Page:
Ah, but of course I'm thinking about this from a not-for-profit and governmental sort of viewpoint. It's fine to think about averages and cost spreading in these terms when your pool of customers is as large as an entire state, but if you're only insuring a few hundred thousand people just like 20 other private insurance companies in the state, you have to be prepared for more statistical anomalies. Like what if for some reason autism just happens to affect 1 in 50 children in your particular pool of customers? This could be within one or two or three standard deviations of the 1:150 rate. In order to break even in such a scenario, you would have to increase rates three times higher than the statistical average calculated in the previous paragraph. Now we're up to a 7.8% rate increase for private insurance simply because private insurers can't spread risk like a government insurer could.

Plus, as an insurance company, you don't simply break even with treatments. There are a lot of claims adjusters and management types to pay, and the probably-publicly-traded company needs to earn a profit for its shareholders. Add a few more percentage points to that total, and you could be up to somewhere like 13% increase in premiums. Oh, and the CEO really likes travelling to exotic getaway vacations, corporate meetings in Switzerland, and owning a few houses and boats, and really, who wouldn't? So if you can squeeze just a bit more out of the pool of insured customers, say to the tune of 19.8%, you could have your shareholder meetings in Tahiti, and of course you'd deserve it because you just figured out a way to turn a mental ailment into ungodly sums of money for your company.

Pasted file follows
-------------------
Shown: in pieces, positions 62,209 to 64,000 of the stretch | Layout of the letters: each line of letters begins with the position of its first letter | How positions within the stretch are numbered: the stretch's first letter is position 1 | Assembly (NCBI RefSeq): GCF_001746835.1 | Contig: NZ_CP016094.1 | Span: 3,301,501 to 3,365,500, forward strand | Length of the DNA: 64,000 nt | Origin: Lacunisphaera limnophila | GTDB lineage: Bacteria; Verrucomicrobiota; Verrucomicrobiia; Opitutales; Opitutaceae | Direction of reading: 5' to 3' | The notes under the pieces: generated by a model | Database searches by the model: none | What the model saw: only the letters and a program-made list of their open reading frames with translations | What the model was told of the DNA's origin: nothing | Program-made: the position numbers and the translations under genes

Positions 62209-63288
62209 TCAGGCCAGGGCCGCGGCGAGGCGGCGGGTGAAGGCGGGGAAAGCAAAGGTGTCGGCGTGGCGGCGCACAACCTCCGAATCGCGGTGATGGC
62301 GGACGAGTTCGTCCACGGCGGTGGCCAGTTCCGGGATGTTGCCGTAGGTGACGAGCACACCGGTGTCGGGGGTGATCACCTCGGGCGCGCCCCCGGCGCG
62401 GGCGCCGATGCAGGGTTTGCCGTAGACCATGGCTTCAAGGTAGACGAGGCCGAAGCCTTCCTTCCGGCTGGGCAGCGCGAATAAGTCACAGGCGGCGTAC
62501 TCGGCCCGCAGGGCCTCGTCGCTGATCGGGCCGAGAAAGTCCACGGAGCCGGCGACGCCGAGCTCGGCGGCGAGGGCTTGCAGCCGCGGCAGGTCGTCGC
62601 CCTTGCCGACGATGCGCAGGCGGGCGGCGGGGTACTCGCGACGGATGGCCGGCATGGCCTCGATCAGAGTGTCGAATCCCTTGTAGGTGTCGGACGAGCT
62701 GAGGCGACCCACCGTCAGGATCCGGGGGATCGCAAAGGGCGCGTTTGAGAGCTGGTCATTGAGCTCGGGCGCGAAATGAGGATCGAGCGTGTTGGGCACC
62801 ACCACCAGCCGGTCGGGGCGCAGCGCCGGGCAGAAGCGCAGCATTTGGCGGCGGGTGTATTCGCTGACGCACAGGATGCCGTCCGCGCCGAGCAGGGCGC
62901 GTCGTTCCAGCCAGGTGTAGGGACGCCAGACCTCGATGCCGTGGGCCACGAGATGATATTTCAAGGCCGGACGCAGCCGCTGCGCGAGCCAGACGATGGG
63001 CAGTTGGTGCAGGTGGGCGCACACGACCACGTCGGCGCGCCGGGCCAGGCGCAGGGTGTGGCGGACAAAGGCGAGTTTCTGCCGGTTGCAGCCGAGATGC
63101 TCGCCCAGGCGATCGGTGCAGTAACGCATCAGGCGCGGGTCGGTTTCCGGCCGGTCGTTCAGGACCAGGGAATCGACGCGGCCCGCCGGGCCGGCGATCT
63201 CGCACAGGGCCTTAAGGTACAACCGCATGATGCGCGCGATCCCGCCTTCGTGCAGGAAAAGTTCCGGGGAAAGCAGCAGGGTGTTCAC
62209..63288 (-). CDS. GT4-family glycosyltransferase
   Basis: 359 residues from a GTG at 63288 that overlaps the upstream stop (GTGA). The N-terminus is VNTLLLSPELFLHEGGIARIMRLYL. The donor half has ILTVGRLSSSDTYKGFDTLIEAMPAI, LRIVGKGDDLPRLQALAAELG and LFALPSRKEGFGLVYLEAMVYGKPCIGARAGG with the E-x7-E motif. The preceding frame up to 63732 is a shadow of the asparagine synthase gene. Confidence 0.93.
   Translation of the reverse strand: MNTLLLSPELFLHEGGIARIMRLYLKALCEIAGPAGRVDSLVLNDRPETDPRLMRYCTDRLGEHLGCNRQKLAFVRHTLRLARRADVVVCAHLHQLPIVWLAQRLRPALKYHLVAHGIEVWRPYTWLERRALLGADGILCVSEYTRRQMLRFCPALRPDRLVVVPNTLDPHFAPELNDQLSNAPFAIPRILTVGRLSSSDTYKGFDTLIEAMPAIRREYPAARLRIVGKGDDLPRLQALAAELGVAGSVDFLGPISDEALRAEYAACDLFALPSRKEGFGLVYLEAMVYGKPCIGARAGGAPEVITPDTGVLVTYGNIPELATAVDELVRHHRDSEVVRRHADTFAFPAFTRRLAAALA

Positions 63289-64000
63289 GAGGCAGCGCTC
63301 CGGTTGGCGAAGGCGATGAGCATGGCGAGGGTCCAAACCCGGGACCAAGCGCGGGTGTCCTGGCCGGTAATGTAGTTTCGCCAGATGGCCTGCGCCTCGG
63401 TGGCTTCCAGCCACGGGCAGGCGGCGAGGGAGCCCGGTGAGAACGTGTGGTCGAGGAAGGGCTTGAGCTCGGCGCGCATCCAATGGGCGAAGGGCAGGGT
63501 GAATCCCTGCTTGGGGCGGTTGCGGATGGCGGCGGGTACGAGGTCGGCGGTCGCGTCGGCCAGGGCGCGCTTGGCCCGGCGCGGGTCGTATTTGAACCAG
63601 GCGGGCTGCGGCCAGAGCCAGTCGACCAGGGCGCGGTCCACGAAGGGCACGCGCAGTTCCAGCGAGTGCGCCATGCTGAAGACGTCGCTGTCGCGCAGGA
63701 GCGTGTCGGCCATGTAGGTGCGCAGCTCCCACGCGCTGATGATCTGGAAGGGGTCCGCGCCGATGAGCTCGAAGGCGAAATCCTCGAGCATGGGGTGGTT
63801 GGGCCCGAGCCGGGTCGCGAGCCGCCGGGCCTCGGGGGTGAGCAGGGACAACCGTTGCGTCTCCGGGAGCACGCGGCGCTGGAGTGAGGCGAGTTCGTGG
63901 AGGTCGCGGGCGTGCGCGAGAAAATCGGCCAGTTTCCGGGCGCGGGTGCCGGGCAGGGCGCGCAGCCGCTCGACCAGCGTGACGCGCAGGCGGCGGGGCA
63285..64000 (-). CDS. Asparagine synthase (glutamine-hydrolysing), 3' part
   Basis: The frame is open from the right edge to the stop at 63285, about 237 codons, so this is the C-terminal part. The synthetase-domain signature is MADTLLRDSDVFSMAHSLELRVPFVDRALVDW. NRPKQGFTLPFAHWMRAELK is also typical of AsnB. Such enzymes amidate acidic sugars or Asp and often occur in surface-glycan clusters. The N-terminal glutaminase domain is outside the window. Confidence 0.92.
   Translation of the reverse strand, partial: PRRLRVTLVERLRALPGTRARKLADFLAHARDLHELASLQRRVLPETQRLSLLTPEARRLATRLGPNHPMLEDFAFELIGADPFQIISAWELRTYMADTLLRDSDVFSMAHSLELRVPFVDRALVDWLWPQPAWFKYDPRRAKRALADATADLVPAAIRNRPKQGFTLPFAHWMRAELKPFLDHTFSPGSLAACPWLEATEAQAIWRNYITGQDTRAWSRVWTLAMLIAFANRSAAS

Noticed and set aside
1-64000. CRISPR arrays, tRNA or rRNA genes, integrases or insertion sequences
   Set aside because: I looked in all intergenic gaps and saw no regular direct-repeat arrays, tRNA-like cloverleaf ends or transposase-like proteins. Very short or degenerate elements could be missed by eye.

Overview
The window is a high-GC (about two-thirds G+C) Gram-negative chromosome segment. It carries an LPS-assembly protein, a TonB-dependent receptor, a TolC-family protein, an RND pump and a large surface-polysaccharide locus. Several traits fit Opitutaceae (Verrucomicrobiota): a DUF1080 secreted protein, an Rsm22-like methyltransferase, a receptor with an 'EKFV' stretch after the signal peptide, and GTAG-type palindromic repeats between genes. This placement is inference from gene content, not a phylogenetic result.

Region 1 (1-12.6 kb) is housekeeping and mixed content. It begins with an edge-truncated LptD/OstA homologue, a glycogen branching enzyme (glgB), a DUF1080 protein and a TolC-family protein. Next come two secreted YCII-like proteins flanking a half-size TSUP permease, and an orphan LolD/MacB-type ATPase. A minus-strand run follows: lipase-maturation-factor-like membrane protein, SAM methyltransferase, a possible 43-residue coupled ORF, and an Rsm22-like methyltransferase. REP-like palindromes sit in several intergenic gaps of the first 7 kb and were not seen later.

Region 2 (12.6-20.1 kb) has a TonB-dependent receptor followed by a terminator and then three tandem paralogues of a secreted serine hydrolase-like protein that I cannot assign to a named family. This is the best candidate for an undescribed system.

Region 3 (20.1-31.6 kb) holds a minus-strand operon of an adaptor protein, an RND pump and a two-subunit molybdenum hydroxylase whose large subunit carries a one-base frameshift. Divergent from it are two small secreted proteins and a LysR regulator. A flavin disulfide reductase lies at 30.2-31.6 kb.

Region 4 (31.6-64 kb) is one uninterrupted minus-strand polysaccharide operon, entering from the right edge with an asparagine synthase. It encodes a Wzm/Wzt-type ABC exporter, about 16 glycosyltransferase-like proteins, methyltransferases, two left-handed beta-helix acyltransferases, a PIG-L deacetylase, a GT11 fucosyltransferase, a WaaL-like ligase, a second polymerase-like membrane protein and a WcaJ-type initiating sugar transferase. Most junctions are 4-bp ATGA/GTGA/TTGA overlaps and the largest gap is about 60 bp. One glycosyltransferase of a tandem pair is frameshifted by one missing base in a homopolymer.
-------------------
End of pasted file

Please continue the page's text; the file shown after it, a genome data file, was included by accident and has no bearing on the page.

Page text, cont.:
So the cost of "Nick's Law" may in fact be a 7.8% to 19.8% increase in private insurance premiums. This is all the more reason why we need universal health insurance. (Maybe after that we can tackle that cost of $45,000 per year per child by putting socialized medicine in place. But first things first.)

(For more, visit nickslawok.blogspot.com)

10 comments:

Shevon said...

"Like what if for some reason autism just happens to affect 1 in 50 children in your particular pool of customers? This could be within one or two or three standard deviations of the 1:150 rate. In order to break even in such a scenario, you would have to increase rates three times higher than the statistical average calculated in the previous paragraph."

I'm curious how insurance companies actually assess risk and set rates. It seems like an interesting subject to look into. I guess I’m a little confused about the math. It seems to me that what you've said isn't necessarily true because insurers will have customers other than the ones who are affected by autism and the risk will be spread among people with other ailments or with no ailments at all, probably resulting in a much more complex calculation than the one you’ve stated. The same insurance company might also encounter rates of other illnesses (or pregnancies, or whatever) that deviate from the mean in the opposite direction, resulting in decreased expense. [Insert other factors about which I am ignorant here.]